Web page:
Walk the Wales Coast Path from Porthmadog to Harlech
Share This: [Sassy_Social_Share]
This is the shorter version of the Wales Coastal Path, avoiding the inland section via Maentwrog. This is the new official route as it’s now possible to cross the Dwyryd via the new Bont Briwet.
Distance: 18.8 km
Ascent: 188 m
Time: allow 5 hours
Calculate the time using Naismith’s Rule and factor in your own pace.
Start and Finish: Porthmadog to Harlech
All facillities in Porhmadog, shops, pub and cafe in Penryndeudraeth as well as a good selection in Harlech.
Check out the businesses nearby for more places to stay and drink.
Remember that we cannot outline every single hazard on a walk – it’s up to you to be safe and competent. Read up on Keeping Safe on the Wales Coast Path, Navigation and the Gear and Equipment you’ll need.
Local buses and the train connects this entire section. The Ffestiniog Railway also runs between Porthmadog and Penrhyndeudraeth.
Businesses on this section of the Wales Coast Path:
Walk the Wales Coast Path from Porthmadog to Harlech Details
The Wales Coast Path from Porthmadog to Harlech can now be completed in a day quite easily now that the Bont Briwet across the Dwyryd has opened. It previously involved a lengthy inland detour via Maentwrog which is still a worthy circular walk and one we’ll be adding soon. The walk visits the famous village of Portmeirion, but you’ll need to pay to go in as well as allow half a day to explore.
Porthmadog and the Cob
Looking across the Glaslyn Estuary, you’ll see the low lying coast of Morfa Harlech barely a few kilometres away, but most of the day’s walk away. Spare a thought however for our ancestors who either had to walk across the treacherous sands of Traeth Bach or detour all the way inland to Nantmor. Today at least, you can cross the embankment known as the Cob which was built in 1810 by William Madocks in order to avoid the detour inland to Nantmor. The Cob was built to reclaim the land in the Glaslyn Estuary, and the town of Pothmadog was built on this reclaimed land. Madocks was an MP in Boston, Lincolnshire which is an area derived from draining fenland, which no doubt inspired him to reclaim the land here.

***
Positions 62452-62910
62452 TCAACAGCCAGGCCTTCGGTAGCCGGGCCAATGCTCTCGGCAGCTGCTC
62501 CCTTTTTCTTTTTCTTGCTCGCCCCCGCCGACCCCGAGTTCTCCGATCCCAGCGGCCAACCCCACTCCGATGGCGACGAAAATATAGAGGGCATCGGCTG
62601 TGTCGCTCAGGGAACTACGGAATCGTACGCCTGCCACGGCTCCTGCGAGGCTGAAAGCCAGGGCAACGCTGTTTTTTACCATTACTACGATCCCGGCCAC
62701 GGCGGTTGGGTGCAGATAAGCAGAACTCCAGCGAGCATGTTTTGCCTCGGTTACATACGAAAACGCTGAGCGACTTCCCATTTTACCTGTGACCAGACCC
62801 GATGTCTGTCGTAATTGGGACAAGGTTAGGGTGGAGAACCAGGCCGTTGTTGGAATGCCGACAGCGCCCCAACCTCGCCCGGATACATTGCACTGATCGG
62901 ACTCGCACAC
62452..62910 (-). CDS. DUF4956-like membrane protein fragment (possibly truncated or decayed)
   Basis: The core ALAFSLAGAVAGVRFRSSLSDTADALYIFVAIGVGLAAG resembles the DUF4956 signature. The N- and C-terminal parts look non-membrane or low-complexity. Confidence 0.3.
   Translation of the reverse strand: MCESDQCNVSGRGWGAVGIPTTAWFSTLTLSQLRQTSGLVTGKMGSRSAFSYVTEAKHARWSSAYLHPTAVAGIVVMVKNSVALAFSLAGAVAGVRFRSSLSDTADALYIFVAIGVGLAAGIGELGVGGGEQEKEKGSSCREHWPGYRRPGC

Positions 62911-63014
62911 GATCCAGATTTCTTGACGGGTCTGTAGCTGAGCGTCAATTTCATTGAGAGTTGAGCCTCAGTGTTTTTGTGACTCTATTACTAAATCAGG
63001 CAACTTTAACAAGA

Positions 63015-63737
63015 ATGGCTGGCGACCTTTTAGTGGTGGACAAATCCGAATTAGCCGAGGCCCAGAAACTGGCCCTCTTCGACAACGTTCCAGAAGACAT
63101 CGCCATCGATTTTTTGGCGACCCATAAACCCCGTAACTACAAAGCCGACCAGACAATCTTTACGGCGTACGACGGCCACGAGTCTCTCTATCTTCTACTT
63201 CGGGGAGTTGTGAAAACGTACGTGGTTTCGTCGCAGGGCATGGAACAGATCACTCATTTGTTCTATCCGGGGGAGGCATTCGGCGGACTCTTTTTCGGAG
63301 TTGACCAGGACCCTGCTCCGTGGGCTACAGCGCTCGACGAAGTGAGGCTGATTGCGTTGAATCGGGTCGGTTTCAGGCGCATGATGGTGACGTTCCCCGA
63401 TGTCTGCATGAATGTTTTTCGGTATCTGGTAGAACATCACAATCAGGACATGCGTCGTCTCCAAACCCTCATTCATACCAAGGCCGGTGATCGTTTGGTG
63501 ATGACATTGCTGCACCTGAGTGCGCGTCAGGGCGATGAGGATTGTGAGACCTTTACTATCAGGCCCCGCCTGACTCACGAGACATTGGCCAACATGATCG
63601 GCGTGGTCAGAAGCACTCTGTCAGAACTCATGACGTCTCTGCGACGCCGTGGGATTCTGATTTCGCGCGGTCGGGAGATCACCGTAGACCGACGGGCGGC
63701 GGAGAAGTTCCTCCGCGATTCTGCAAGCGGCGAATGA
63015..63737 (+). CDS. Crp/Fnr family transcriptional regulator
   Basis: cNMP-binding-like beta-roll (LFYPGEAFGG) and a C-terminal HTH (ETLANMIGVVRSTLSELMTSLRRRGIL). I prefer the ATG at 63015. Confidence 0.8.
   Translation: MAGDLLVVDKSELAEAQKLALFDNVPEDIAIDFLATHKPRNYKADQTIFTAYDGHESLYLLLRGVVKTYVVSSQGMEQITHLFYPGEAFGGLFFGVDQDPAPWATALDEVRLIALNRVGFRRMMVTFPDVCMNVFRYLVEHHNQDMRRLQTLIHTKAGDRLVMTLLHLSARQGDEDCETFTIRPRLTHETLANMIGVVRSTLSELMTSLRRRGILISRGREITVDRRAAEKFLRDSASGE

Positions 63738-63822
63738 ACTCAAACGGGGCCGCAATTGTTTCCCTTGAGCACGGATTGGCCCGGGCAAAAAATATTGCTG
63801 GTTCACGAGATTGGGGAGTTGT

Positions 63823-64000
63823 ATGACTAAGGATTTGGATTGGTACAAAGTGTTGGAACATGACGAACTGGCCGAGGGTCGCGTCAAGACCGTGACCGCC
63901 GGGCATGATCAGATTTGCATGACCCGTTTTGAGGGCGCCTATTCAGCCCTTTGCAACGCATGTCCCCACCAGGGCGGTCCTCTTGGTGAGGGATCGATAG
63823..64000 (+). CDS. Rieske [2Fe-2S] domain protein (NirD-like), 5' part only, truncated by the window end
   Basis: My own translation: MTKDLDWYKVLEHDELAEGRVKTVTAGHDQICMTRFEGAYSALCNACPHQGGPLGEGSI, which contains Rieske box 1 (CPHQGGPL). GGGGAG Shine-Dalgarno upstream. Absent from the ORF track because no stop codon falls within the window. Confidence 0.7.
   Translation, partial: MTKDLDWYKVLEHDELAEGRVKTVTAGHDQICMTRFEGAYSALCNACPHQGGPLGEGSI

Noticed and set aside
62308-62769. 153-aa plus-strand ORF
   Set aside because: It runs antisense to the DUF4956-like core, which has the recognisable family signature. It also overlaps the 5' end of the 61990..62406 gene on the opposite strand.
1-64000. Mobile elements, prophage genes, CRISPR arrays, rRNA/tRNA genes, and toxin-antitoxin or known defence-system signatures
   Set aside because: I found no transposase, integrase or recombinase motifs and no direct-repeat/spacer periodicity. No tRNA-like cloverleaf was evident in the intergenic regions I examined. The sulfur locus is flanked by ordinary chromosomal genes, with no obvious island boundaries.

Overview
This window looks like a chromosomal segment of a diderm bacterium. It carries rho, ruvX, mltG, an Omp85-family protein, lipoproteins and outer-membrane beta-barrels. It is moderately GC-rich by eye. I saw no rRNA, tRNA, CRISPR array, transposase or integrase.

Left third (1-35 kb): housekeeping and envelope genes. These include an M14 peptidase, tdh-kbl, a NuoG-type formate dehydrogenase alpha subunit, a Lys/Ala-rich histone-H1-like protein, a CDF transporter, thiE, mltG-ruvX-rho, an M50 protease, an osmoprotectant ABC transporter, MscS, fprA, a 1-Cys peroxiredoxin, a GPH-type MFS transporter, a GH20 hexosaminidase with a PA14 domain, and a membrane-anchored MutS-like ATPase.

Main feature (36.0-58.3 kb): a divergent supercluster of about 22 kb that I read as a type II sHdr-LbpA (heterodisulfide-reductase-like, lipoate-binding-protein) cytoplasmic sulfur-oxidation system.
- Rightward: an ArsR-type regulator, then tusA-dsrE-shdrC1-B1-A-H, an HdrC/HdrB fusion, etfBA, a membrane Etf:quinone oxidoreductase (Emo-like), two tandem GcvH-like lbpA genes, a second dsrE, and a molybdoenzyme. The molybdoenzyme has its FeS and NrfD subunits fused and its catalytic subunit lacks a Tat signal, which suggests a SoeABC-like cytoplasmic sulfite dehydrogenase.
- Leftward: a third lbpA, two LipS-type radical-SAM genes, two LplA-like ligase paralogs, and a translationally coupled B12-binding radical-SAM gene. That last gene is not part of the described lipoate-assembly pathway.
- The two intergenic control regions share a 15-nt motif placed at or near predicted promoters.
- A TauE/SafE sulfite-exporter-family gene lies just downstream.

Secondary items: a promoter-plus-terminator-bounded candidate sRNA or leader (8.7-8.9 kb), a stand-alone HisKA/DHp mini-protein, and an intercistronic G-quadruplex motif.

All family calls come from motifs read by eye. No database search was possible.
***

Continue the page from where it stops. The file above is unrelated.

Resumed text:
Portmeirion to Llandecwyn
While the Wales Coast Path doesn’t go directly through Williams Clough Ellis’ Italianate village of Portmeirion, it would be a shame not to make time on the walk to visit this unique place. It’s famous for the filming of The Prisioner in 1967, a classic piece of television that’s quintessentially 1960s.
After a few footpaths, the path takes one of it’s numerous road yomps into the village of Penrhyndeudraeth. From Penrhyndeudraeth, the Wales Coast Path used to detour inland in order to cross the Dwyryd at Maentwrog until the new Bont Briwet was built in the last few years to take you quickly and unceremoniously over to Llandecwyn.
Llandecwyn to Harlech
The final section initially follows the seawall that fronts the Glastraeth sea marsh. You’ll spot the island of Ynys Gifftain, which while it does have a right of way should only be attempted with some local knowledge or a boat! Past the hamlet of Ynys, incidentally welsh for island which provides some insight into the history of this place. The Wales Coast Path then heads inland across Morfa Harlech, a flat plod past a recycling centre, forestry and the golf course. Harlech Castle can be clearly seen ahead, dominating the hill on which it’s built and a clearly strategic position. The section ends in Lower Harlech, which has the railway station, shop and a pub.